Do we mellow as we get older -- or more curmudgeonly? The big 5-0 is only months away from hitting me in the face, a time when I should be chasing kids off my lawn, growling back at dogs and telling my sweet sixteen year old to turn down that heavy metal "noise." Instead I find I am liking more things, giving new products the benefit of the doubt, and searching for the good even in the most irritating new mobile widgets. A number of things passed through the handsets in the past few weeks that made me smile (maybe …
For actually giving us a second screen worth watching. After the underwhelming use of mobile at this year's Super Bowl, I wasn't expecting much from the Oscars. On the face of it, this ceremony does not seem to invite parallel processing in the same way sports does. For all we moan about the tedium of awards shows and the Oscars in particular, anyone who wants to watch the show is generally glued to the first screen, which doesn't allow for a lot of second-screen opportunities.
Since the days of Captain Kirk swaggering around the Enterprise conference room and barking commands at the pliant and oh-so-female "computer," voice input has been one of the core tech geek fantasies. For a decade I must have reviewed every iteration of Dragon Software's Naturally Speaking program, which tried to make Windows and its applications respond accurately to voice commands.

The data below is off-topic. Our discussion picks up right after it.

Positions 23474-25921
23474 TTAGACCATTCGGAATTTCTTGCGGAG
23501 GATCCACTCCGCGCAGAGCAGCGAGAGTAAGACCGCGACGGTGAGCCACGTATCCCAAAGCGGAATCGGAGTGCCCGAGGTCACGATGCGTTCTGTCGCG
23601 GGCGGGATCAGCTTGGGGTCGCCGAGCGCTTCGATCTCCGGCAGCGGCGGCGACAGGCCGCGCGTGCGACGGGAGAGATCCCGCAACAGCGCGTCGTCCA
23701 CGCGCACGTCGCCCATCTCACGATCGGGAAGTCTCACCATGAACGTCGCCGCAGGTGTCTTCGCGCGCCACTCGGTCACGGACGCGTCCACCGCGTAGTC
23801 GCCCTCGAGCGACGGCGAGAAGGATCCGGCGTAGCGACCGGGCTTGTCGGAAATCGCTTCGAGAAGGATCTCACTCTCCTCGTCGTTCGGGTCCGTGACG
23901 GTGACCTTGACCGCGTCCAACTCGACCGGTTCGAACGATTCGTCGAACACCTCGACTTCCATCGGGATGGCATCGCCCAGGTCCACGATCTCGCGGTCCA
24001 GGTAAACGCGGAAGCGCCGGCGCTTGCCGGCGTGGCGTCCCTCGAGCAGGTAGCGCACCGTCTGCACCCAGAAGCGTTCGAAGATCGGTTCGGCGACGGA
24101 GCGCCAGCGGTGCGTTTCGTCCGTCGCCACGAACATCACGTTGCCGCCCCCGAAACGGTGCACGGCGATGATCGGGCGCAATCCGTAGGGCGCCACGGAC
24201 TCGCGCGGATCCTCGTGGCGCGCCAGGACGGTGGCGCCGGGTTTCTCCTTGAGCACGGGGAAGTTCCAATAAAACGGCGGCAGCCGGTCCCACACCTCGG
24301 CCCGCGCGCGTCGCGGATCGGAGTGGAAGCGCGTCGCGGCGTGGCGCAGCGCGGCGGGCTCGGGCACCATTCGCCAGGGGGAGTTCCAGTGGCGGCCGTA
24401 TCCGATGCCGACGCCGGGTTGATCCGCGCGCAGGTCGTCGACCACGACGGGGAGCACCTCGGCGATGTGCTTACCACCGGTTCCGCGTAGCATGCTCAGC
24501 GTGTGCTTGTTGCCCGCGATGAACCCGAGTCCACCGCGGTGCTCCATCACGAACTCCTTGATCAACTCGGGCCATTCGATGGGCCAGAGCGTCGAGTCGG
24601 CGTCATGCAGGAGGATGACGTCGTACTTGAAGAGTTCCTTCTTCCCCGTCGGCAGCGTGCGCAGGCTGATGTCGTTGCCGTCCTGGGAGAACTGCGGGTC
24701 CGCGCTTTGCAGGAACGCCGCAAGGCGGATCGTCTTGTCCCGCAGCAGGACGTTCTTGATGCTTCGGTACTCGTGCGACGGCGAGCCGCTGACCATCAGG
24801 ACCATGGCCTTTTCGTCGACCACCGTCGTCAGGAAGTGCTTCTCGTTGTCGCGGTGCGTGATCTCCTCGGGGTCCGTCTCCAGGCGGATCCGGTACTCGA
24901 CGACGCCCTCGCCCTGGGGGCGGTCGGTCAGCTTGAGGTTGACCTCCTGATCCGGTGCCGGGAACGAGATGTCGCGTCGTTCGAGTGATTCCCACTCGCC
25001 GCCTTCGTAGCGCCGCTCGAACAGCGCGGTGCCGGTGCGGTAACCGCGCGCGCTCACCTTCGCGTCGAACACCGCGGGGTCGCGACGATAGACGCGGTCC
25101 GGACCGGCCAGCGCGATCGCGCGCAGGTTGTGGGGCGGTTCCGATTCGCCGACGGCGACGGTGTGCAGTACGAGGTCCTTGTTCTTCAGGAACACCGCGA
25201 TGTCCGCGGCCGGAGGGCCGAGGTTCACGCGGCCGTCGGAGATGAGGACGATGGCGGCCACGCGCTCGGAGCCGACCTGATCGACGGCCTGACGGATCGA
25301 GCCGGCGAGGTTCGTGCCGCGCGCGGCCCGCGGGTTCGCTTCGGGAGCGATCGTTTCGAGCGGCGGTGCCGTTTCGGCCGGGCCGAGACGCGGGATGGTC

Since economies of scale seem to be a foreign concept to carriers, per-message pricing for SMS has gone up despite the incredible escalation in usage. My daughter is feeling the pain -- and it is almost chilling that the telcos have become so transparent, even to a 15-year-old. "They are just trying to get us to sign up for the expensive bundles plan," she says. Pressure for better texting plans will only increase as more publishers use them as an alerts channel.
For years now, mobile marketing executives have been telling me that clients always come to them asking to "get into mobile" without really knowing why. Portraying themselves as heroes saving befuddled, unhip brands still dusty with Stone Age media ash, the narrative plays out the same way every time. The mobile-wise guru helps these Neanderthals determine their real "marketing goals," and implement "innovative solutions" that "leverage the unique properties of mobile." Within weeks they have taken Trog the hairy-toed brand manager from his "Gotta get me some of that mobile stuff" ignorance into hip young text-to-win campaigns that place him …
One of the best insights to come from the OMMA Mobile panels last Thursday was that agencies -- creatives especially -- are not yet very excited about the platform's possibilities. The phone just doesn't seem to offer the kind of palette that creative directors are accustomed to in video or even the large, lush page of a glossy print magazine.
To read some of my correspondence lately, you would think that mobile Web sites are dying a slow death. In response to my call for panel questions at OMMA Mobile (that is happening today as we speak, by the way), a number of people asked about full Web browsing on mobile devices. More than a few of you think that made-for-mobile sites soon will be obsolete. I am not on board that train.
Maybe I was watching the wrong game on Sunday. My understanding from people who know sports better than I is that there was only one game of note this weekend, so I guess I was watching the Super Bowl. Funny, that. Here I was waiting to see how marketers leveraged this signature marketing event of the year on a mobile medium that was present in the pockets of every sentient being watching the game. Silly me.